Both McGregor and Wiedholz have a passion for helping caregivers and loved ones find hope in a time of need; honoring the Racine Dominican values that drew them both to the Shorelight team.

The presence and influence of the sisters is prevalent at Shorelight. They live their legacy by providing one-on-one visits with residents, providing pet therapy, walking residents outdoors, doing rosary, playing bingo and anything else to enhance the lives of the residents.

To learn more about Shorelight, call 262-898-9100 or visit us at

Today in History

Today’s Highlight:

On September 14, 1814, Francis Scott Key was inspired to write the poem “Defence of Fort McHenry” (later “The Star-Spangled Banner”) after witnessing the American flag flying over the Maryland fort following a night of British naval bombardment during the War of 1812.

On this date:

In 1829, the Treaty of Adrianople was signed, ending war between Russia and the Ottoman Empire.

In 1861, the first naval engagement of the Civil War took place as the USS Colorado attacked and sank the Confederate private schooner Judah off Pensacola, Florida.

In 1867, the first volume of “Das Kapital” by Karl Marx was published in Hamburg, Germany.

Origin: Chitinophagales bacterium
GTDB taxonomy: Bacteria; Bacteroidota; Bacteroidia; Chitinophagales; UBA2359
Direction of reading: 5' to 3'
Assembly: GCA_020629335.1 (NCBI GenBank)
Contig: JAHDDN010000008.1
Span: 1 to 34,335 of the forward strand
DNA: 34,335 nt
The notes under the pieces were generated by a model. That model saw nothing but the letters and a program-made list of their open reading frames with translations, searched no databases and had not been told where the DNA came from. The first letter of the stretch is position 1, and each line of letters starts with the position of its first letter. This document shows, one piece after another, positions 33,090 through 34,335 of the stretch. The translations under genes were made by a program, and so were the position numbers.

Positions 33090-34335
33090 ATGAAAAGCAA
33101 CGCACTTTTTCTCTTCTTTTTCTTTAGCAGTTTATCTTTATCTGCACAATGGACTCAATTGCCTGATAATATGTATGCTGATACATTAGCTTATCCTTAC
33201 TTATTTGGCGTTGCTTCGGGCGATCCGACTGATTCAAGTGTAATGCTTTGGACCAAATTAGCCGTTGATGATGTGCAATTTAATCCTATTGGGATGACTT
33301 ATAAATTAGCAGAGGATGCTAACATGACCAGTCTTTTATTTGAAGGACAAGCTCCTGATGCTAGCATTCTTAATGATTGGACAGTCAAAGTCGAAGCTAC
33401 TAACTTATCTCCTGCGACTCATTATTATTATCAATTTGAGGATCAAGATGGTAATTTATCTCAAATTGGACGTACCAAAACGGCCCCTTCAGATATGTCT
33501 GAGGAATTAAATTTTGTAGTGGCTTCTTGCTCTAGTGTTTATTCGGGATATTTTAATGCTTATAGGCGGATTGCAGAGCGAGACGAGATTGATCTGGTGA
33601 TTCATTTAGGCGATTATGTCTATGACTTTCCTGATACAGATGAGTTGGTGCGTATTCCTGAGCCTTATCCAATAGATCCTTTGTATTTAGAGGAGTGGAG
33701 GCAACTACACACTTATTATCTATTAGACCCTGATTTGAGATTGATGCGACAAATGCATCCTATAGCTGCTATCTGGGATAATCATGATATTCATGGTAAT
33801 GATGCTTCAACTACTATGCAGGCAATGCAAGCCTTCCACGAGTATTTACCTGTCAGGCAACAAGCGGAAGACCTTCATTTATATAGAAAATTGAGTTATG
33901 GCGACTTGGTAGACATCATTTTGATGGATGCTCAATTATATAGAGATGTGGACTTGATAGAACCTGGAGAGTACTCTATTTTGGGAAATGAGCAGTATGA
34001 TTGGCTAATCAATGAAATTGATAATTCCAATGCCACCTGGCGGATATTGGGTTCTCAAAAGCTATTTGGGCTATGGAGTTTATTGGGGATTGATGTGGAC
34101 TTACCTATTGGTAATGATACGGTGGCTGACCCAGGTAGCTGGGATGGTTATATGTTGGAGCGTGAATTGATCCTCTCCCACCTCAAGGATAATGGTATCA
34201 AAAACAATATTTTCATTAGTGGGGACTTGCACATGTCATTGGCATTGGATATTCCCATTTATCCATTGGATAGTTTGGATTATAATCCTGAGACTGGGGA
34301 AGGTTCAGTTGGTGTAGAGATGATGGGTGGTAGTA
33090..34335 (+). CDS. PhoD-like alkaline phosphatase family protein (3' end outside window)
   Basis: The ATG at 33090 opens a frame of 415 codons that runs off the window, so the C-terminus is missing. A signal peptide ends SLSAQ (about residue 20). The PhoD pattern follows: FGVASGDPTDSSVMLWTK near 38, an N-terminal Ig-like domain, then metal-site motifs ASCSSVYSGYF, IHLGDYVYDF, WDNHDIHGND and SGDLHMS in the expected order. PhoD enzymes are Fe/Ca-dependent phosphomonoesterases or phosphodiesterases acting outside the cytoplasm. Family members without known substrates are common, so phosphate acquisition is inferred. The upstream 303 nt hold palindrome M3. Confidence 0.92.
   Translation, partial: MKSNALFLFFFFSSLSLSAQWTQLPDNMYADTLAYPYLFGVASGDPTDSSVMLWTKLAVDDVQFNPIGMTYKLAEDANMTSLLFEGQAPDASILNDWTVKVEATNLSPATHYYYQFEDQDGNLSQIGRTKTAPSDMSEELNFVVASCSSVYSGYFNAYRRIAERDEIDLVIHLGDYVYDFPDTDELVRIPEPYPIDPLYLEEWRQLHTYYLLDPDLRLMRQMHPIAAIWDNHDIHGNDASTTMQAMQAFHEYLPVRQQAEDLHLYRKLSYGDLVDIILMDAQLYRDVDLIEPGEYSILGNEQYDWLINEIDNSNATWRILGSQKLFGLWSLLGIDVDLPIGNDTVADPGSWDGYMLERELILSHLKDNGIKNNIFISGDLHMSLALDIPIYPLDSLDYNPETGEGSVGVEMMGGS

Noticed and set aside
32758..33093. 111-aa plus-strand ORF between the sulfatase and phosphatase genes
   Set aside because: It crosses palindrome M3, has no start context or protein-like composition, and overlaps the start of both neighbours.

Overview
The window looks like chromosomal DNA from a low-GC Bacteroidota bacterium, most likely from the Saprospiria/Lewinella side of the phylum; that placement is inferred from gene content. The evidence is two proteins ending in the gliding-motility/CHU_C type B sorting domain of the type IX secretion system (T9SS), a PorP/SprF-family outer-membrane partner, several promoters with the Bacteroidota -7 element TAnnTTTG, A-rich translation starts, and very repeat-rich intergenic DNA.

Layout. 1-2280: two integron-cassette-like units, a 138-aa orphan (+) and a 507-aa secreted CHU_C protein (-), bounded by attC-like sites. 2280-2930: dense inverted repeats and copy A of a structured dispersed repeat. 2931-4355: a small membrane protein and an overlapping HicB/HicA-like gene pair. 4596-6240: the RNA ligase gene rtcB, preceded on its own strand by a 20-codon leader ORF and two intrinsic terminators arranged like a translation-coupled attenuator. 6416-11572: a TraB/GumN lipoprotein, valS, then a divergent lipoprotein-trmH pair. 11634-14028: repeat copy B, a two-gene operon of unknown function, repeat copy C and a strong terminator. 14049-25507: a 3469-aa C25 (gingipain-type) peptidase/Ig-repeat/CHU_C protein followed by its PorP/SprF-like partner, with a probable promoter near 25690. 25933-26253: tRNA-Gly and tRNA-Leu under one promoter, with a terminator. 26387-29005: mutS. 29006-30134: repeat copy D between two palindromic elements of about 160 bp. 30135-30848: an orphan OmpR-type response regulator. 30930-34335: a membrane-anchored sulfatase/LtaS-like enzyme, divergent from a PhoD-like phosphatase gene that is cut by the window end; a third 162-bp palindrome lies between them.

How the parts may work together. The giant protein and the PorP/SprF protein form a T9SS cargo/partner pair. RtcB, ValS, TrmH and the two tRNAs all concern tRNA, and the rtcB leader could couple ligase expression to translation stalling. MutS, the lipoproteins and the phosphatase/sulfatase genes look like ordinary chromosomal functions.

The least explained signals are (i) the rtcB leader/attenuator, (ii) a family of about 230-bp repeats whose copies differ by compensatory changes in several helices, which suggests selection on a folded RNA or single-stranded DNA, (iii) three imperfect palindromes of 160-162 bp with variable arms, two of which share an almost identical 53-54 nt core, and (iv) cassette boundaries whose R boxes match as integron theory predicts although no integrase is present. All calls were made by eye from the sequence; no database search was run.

In 1901, President William McKinley died in Buffalo, New York, of gunshot wounds inflicted by an assassin; Vice President Theodore Roosevelt succeeded him.

In 1927, modern dance pioneer Isadora Duncan died in Nice, France, when her scarf became entangled in a wheel of the sports car she was riding in.In 1941, Vermont passed a resolution enabling its servicemen to receive wartime bonuses by declaring the U.S. to be in a state of armed conflict, giving rise to headlines that Vermont had “declared war on Germany.”

In 1954, the Soviet Union detonated a 40-kiloton atomic test weapon.

In 1964, Pope Paul VI opened the third session of the Second Ecumenical Council of the Vatican, also known as “Vatican II.” (The session closed two months later.)

In 1975, Pope Paul VI declared Mother Elizabeth Ann Bayley Seton the first U.S.-born saint.

In 1982, Princess Grace of Monaco, formerly actress Grace Kelly, died at age 52 of injuries from a car crash the day before; Lebanon’s president-elect, Bashir Gemayel, was killed by a bomb.